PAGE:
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THE MINNEAPOLIS FIRE.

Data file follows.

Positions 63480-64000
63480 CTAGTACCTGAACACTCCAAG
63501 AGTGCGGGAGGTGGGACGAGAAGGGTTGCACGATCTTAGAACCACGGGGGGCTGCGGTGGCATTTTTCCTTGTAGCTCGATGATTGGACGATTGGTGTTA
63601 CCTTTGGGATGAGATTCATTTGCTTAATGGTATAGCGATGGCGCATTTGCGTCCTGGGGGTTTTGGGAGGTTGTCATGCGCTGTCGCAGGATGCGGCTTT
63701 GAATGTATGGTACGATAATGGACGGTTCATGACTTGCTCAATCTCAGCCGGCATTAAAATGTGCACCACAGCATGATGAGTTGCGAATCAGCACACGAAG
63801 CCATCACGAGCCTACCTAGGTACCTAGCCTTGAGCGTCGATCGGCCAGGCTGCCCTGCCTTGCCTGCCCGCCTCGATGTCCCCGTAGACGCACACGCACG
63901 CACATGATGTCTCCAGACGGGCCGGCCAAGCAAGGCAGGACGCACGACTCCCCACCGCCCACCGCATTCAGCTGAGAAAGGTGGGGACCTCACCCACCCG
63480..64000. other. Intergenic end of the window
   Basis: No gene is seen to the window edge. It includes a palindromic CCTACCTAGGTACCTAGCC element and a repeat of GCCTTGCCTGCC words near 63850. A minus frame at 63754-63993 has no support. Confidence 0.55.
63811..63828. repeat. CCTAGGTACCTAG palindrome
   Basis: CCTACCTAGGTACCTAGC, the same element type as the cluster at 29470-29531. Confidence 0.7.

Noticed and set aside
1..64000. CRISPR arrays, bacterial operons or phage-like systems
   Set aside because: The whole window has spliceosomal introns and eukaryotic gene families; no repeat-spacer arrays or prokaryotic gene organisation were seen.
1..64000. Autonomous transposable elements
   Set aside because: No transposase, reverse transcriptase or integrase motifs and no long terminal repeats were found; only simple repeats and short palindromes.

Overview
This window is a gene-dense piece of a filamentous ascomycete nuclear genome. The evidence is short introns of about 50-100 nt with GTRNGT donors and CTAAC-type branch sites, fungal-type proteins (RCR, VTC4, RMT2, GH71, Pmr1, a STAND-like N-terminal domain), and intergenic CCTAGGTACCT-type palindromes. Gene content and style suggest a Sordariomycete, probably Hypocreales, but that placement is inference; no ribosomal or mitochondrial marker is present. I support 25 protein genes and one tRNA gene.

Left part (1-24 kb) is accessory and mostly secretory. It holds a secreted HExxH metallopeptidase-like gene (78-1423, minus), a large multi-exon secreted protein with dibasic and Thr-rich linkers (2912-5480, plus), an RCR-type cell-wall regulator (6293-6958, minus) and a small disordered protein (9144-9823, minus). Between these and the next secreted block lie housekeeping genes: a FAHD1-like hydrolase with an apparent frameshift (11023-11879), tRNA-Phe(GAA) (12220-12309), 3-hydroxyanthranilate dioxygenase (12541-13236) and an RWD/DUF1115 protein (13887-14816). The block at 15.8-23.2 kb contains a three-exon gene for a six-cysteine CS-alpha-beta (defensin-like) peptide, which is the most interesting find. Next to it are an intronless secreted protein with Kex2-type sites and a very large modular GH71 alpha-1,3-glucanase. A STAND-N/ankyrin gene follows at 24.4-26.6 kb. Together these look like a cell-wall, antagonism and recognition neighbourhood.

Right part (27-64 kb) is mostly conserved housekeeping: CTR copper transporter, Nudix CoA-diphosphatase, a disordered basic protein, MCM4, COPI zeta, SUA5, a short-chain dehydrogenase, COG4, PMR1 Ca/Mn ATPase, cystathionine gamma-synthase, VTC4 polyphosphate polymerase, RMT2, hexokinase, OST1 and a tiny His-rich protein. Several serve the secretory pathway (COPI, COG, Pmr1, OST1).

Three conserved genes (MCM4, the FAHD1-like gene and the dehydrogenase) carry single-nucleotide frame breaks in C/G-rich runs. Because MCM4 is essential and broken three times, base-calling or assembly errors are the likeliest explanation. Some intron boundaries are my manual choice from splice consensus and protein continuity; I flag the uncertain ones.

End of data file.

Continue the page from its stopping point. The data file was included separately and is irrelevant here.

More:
An Undoubted Case of Man slaughter. WHEBE THE BLAME BELONGS. Gross Negligence of the Owners of the Building—No Fire- Escapes Provided. | AFBoclated Press Dlspatohes to tbe BuuXjDl Minnkapolis, December I.—Four smoky, blackened walls towering np about a steaming and smouldering mass of machinery, brick and building debris, is all that remains of the eight-story brick Tribune building in which, until today, have been printed three daily and a weekly newspaper, and where was lo cated a number of offices. All today a constantly changing and ever-increasing crowd of sight-seers thronged the streets, watching the efforts of the firemen to subdue entirely the flames, which they brought under control about 2 o'clock this morning. Tbe building bad been considered dangerous, sometimes its loose construction permitting the heavy machinery to jar the whole building. There was but one fire escape, and it was at the end of the building where the fire raged fiercest. The single stairway was spiral, narrow and dark, and wound around the elevator ■haft. Three years ago the inadequate fire protection of the building wa? con siderably agitated, the matter being taken up by the Trades and Labor As sembly and carried finally to the city officials, an attempt being made to have the building properly protected or con demned, but nothing came of it. OKIGIN OF TIIE FIIIE UNKNOWN. For some timo the Union League club room, where the fire started, had not bean uaeu, and the origin is a mystery. The room is close to the elevator shaft, snd the breaking of a window in the efforts to extinguish the flames gave a draft which quickly carried the fire to the elevator and cut off the escape of those who had delayed. A few broke through the stifling smoke and scorching flames, but the others sought to escape else where. Being at the south cud of the building, and the only solifary fire-escape at the north end, the printers were cutoff. A number of them climber, out of the windows aud clung to tbe ledges, waiting for help, which in sev eral cases came too late. Their piteous cries attracted the attention of the fire man, and a number of them were saved, while others fell off the ledges or dropped from the telegraph and telephone wires by which they tried to escape. The sight of the sufferings of the burning, struggling men brought tears to the eyes of tbe bravest. A MOST PATHETIC INCIDENT, One of the most pathetic incidents was the attempt of Jamoa F. Igoe to escape. He had got clear of the building and was gradually working his way along tbe wiro3 to safety, whi'e the crowd] oelow anxiously watched his brave attempt to save his wife and four little ones their bread-winner. But his strength failed, and a groan went up from the crowd as he was seen to slip and fall to the roof of the boiler house, receiving fatal in juries. He was lifted gently and carried to a drag store, but died in a few mo ments, breathing a last word of loving care for his family. THE SEVEN KNOWN VICTIMS. Seven bodios were found last night all of which have been identified. They were: Milton Pickett, assistant city editor of the Pioneer Press ; James F. Igoe, Associated Press operator; Walter E. Miles, night agent Associated Press; Professor 01 sun. President South Dakota university; W. H. Millman, commercial editor of the Tribune; Jerry Jenkinson and Robert MoCutcueon, compositors. Other bodies are known to be in the building, but how many is unknown. PROBABLY TWENTY FIVE DEAD. Two men who could not be identified were seen to shoot themselves before tbe il Ames reached them, and today the body of a man caught in the ruins is in plain view from Fourth street. It is believed that the number of victims Will reach twenty and perhaps twenty-five, but until the debris cools off positive in formation cannot be obtained. The last man of the Tribune editorial staff to leave the building wae Managing Editor Williams. He was badly burned abont the bead and hands. Mr. Wil liams gives the following statement of the attempt of several of those named above to go % down the fire escape and HOW THEY LOST THEIR LIVES. Miles and Millman, together with a number of printers, started down the fire escape. The blast of the hot emoke and flame struck Millman' and he lost his hold and fell, knocking Miles off. Both fell to the sixth floor, where they struck and knocked off Pickett and Professor Otsen. The four men iv falling struck against the lowest platform of the es cape and bounded away from the build ing and were dead when they struck.the ground. When Williams started down the ladder the fire was burning his hair and hands, and he narrowly escaped tbe fate of those who preceded him. Tbe printers on the ladder escaped with ■light barns. Igoe and Jenkinson sought to escape by the wires. McCuccheon jumped from the window ledge for an extension lad der, bat his hands slipped and he fell to the pavement. A net was stretched to catch him, bat he was too heavy for it, and striking the ground, was fatally wounded. As far as learned, nine of those in the building were quite seriously burned or braised in escaping, bat It is not thought " their injuries are dangerous. A WHERE THE ULAME BELONGS. Minneapolis Typographical Union No. 42 met this afternoon, and adopted resolutions stating that the records of tbe Trilune and Journal chapels show that committees bad been repeatedly ap pointed to confer with A. B. Nettloton, who at tbe time had charge of the build ing, and begged him to furnish proper means of escape in case of fire. This he refused to do. The case was taken up by the Trades and Labor Assembly, and a committee of that body labored long snd earnestly with Nettleton, but all effortß failed. The position in which the only fire-escape on the building was placed, rendered it practically useless, and a prominent member of the fire department has said that he bad been trying three months to have an ad ditional fire-escape placed on th* build ing. The resolutions conclude with these words: "We most severely con demn those whose duty it was to place a sufficient number of fire-escapes on the Tribune building for not so doing, and in onr judgment this is a proper subject, for the Coroner to carefully and fully in TBE LOS ANGELES DAILY HERALD: MONDAY MORNING. DECEMBER 2, 1889. vestigate and place tbe blame where it belongs." Chief Stetsson, of the fire department, lays the blame of tbe loss of life to tbe lack of fire escapes. He says the de partment did all possible to save the lives of the unfortunates. THE BRAVE ELEVATOR MAN. The elevator man's brave at tempts to bring down the occupants of the upper floors while the elevator shaft was on fire have been generally com mended. He says he thinks there were still several people on the eighth floor when escape was cut off. He took sev eral women up in the elevator a few minuteß bo f ors the fire broke out, and says they did not come down again. Anton J. Dshl, a book-binder, was on an upper floor and it is believed he is among the lost. The elevator man, who made three trips after the fire broke out, sayß tie saw a man come from the office and try to escape, but a sheet of flame struck him and the unfortunate drew c revolver and shot himself. It is thought this man was Dahl. DABL AND OTHERS TURK CP. It is now positively known that Dahl, the bookbinder, was not the man who shot himself in the hall, he having turned up sate and sound and well. Who the two suicides were, is unknown. It is almost positively known that tbere are no more printers in tho ruins, every one's card being accounted for. Thero is a bare possibility that some printers had gone to work without having turned in their cards, but this is doubted. Several employees of the Swedish paper which was published on the eighth floor, were in the habit of sleeping in the building, and nothing has been heard of them. Also some law students slept in offices in the building, and some of them may be amone tbe lost. Tomorrow's search is all tbat enn decide the matter, and it will also settle the question whether two women taken up ln the elevator juet before the Are, are among the victims. THE FINANCIAL LOSf* The financial losses by the fire have been considerably reduced from last niirbt'e estimates, and it is thought they will not exceed $350,000. GENERAL NETTLETON ISSUES A CABD. General Nettleton issued a card to night, in which he denies any connec tion with the burned Tribune building for two years past, and says while he was in charge of it, no person or occu pant ever requested of him bettor facili ties for escape in cine of fire. He ex plains the visit of the representatives of the Trades and Labor Assembly, with whom he talked over measures for pro tection., and thoagat they were full? sat isfied about the matter. 1 Three More Captive*. Gainesville, Tex., December I.—City Marshal Honeycutt haß received infor mation that three Santa Fe train robbers have been captured at Oklahoma City, I. T. The arrest of these pa'ties makes almost a clean sweep of the entire party with those now under arrest. Several are well known in Gainesville. The en tire gang will be taken to Purcell, I. T., and have a preliminary hearing before ; tbe United States Commissioner tomor row. EngllNh Syndicate Again. Chicago, December I.—lt is an nounced tonight that Lawyer Corbin, of tbis city has about completed -a deal whereby the great plant of the Michigan Stove Company, of Detroit, Mich., will pass into tbo hands of an English syndi cate. The company controls, besides its factories in Detroit, establishments in New York sud Buffalo. Tbe Forerunner of Cliolera. St. Petersburg. December I.—Prof. Zoeker, tbe leading Russian medical authority, declares his belief that the in fluenza now prevailing here is the fore runner of cholera. Similar sign*, he says, preceded the last five cholera epi demics here. Undelivered Telegram* At the Western Union Telegraph office, corner Court and Main streets, Decem ber 1,1889: B. F. Hake, D. D. Muir, Mrs. B. Barrett, Robert Barrett, John V. St. Martin, Ralph Levis. Bave You Paid Your Taxes V W. J. A. SmitH, B. E. Tanev. Money to loan. Notaries Public. Spjclal attention given to payment ol taxes and tedemption of property. Charges moderate. 23 North Spring street, Lob Angeles. Notary Public and Commissioner For Now York and Arlsona, 9. A. Doblnson 11* Sonth Fort street. Twelve years' experi ence. n Iff In y Nutritious—"Elgin" condensed milk. f Bouillon Duval. Hot soup and schooner lager beer, five cents; 243 North Lob Angeles street, Jennette block. Our Home Brew. Philadelphia Lager, fresh from the brewery. In draugnt in ell ihe principal saloons, de oivered promptly in bottles or kegs. Office and Brewery, 238 Aliso street. Telephone 91. When Baby waa sick, we rr.ve hvr Castoria, When alio was a Child, she cried for Castoria, When she became Miss, she clung to Castoria, When she bad Children, she gave them Castoria, A can ot Ardenter siustard will please you Your croc or has it Beecham's Pills act like magic on a weak stomach. Children Cry for Pitcher's Castoriau Hood's Sarsaparilla la a peculiar medicine, li ia carefully pro* pared from Sarsaparilla, Dandelion, Man drake, Dock, Pipsuisewa, Juniper Berries,and Other well-known and valuable vegetable remedies, by a peculiar combination, propor tion and process, giving to Hood's Sarsapa rilla. curative power not possessed by other medicines. It effects remarkable cures where other preparations fail. Mood's Sarsaparilla Is thcTiest blood purifier before tbe public. It eradicates every impurity, and cures Scrofr rila, Salt Bheum, Boils, Pimples, all Humorij Dyspepsia, Billiousness, Sick Headache, In digestion, General Debility, Catarrh, Rheu matism, Kidney and Liver Complaints, over comes that tired feeling, creates an appetite snd builds up the system. Hood's Sarsaparilla Has met peculiar and nnparalled success at borne. Such has become its popularity in. Lowell, Mas;., where it is made, that whoto neighborhoods are taking it at the sama> time. Xowell druggists sell more of Hood's) Sarsaparilla than of all other sarsaparilla* or "blood purifies*, Hood's Sarsaparilla Sold by Druggists, $1; six for $15. Prepared only by C. I HOOD & 00., Apothecaries. Lowell, Mass. 100 Poses Ono Dollar. AcS m-w-ss MIMEI.LArTOOfJfI. COULTER Dry Goods House. "SHAWT S s P eciafsale UlirL VV LU For this Week. Lot 1 At $8.50 ~' All-wool rt> q Scotch Plaid Shawls, «P O. <Z>\J worth $6.00. ~ Lot 2 At $5.00 Camels' hair and all-wool Scotch Plaid Shawls, worth $f 00. Lot 3 AtTsk7iF English Plaid and Doeskin X r 7 Shawls, wool and silk, tPO. / CL> worth $12.50. Lot 4 At $6 50 Camels' ha'r and Scotch ZPKJ.GJKJ Plaids all-wool Shawls, worth $10.00. Lot 5 At $7.00 Aii-wool Q2 L r 7 c\r\ Plush Shawls, beautifully «-P 1 •^Vf finished, worth $12.00. LotT" At $7 .50 rt* r—7 Neuheit silk and wool tP / .QJKJ Pkid and Stripe Shawls, worth $12.50. Lot 7 At $10.00 ~~~ Persian Shawls, dt> a r\ r\r\ all wool and silk, <Jp J- LAVJVj worth $20.00. Lot 8 ~ At $11.00 $-\ -i C\C\ Beaver and silk and wool 1 1 .UU Stripe Shawls, worth $16.50 to $20.00. See Our Large Front Windows. TUD m\\ TDD DRY GOODS HOUSE, \ IS -j 111 I I 111 Pi 8 I 101, 103, 105 S. Spring- St. 1 IIJLi VVUJUllill COR. SECOND STREET. GREAT SLAUGHTER —op— Dress -:- Goods! •A* J XL DORING THE MONTH OP NOVEMBER SI H| WK PROPOSE TO SKLL OUR KNTIRK LINE OF ||| ; DRESS GOODSM SrM INCLUDING THK VERY LA.TKST NOVELTIES, AT PRICK;: THAT CAN NOT BIC DUPLICATED ON THK PACIFIC' COAST. WE MEAN BUSINESS! -:- PRICES NO OBJECT! We will also offer oar magnificent line of Dress Trimmings! At Prices that Defy Competition. Onr Prices of Goods in all Departments era positively as low as the very lowest prices of any store in the city, and we stand ready at any time to prove it. WE WILL SELL CLOAKS AND SHAWLS POSITIVELY AT COST. CITY OF PARIS, 105 TO 109 »fc SPRING ST. THK It. THOMAS PAKISIAN Dyeing and Gleaning Works, ICO Ssattt Alalit Street. DYEKB AND FINISHERS OF ALL KINDS OF FABEIQB. CCBTAINS:AND BLANKETS DONE VT. IBPKCIALTY. »17 O. F. HEINZEMAN, Druggist and Chemist, No. 1311 H. main St., «..©» Aiigele*, Cal Presa rlptiaa* wefoilj oompoinded day and nigut, 021 a r — 1 !TtlM< Ef.l,A>KOt « - CARPETS! CARPETSI LION & SONS NOW OFFER THEIR ENTIRE STOCK OF Carpels, Oilcloths, Liuolenms, Mattiop, Shades, Cartaios, Portieres, Etc., To be closed out at once on account of being desirous of retiring from business at once. The best bargains ever offered in this city can now be had. REMEMBER THE PLACE. Lion's Carpet House, 37 to 41 South Main Street, Los Angeles. Retiring from Business! WALTON & W^CHTEL Having decided to retire from business, offer their entire stock of FURNITURE In all grades, from the cheapest to the best made in the United States, AT COST! This is the best opportunity ever offered in this city to parties who contemplate Furnishing Dwellings, Offices, Etc. 214, 216, 218 S. Spring Street. n!5 WE ARE NOT Retiring from Business We carry tbe Largest, Newest and Beet Selected Stock of FURNITURE, CARPETS, SHADES, CURTAISS COVERINGS, ETC. WE WILL NOT BE UNDERSOLD. Los Angeles Furniture Comp'y, 269-261 NORTH MAIN BT., OPP. BAKER BLOOK. nl9 lm THE NEW ETTR-NTTTJRE HOUSE. EUREKA.! " WE HAVE FOUND IT." What the good people want is NEW FURNITURE which they can buy and allow as a SMALL PROFIT and then get it cheaper than you can the old goods bought in boom times, though yon get them at cost. At least before yon buy cal and see the NEW FUENITURE And the largest and finest showroom in the city. We take pleasure in showing yon whether you purchase or not. We are now just receiving our Fall and i mas Goods ■ N. P. BAILEY, the Furniture Man, Nos. 226, 228 and 230 South Main Street. n2O-lm R. H. HOWELL. R L. CRAIOi. HOWELL & OEAIG, IMPORTERS, WHOLESALE GROCERS, 32, 84 and 36 South Los Angeles Street, p. 0. Box No. 84. LOS ANGELES. CAL. »17 a 7